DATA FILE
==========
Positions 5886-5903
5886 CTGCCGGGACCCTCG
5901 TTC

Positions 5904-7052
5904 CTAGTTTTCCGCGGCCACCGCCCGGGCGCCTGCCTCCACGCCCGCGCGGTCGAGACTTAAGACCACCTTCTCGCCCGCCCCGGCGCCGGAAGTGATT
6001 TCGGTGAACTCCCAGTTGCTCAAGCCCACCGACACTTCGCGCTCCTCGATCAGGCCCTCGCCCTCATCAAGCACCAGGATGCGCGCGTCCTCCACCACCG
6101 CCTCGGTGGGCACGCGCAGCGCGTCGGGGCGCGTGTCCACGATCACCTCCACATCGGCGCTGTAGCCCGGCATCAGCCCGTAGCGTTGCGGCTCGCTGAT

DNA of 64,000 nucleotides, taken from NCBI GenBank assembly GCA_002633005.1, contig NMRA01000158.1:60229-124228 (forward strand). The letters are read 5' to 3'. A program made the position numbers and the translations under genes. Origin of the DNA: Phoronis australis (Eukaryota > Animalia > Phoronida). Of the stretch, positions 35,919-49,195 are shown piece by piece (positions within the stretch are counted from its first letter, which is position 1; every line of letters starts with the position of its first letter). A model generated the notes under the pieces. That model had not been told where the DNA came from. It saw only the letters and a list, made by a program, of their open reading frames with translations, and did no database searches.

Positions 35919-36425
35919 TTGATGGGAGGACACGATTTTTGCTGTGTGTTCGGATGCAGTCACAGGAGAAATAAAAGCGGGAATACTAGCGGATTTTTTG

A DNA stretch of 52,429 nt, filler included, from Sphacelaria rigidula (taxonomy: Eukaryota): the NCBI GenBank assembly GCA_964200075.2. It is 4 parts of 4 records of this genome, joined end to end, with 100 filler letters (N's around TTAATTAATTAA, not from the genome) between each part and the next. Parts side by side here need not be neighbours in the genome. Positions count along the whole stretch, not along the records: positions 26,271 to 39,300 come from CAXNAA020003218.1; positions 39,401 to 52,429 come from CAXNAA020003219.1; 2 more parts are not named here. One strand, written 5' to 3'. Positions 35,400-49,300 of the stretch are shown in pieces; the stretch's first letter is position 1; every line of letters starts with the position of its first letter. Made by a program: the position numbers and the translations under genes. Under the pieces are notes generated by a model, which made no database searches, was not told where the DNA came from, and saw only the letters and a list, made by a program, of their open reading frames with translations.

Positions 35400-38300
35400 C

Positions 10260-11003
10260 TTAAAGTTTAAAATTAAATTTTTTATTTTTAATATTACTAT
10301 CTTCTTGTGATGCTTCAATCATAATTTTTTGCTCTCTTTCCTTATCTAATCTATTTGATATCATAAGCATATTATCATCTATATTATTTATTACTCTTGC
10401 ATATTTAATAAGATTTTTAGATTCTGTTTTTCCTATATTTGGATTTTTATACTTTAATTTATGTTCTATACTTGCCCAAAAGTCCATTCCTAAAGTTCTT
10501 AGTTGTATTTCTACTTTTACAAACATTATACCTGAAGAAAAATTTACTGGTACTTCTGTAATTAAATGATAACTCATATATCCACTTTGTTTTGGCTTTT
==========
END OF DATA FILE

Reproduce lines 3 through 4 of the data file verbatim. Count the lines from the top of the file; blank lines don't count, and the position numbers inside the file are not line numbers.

5901 TTC

Positions 5904-7052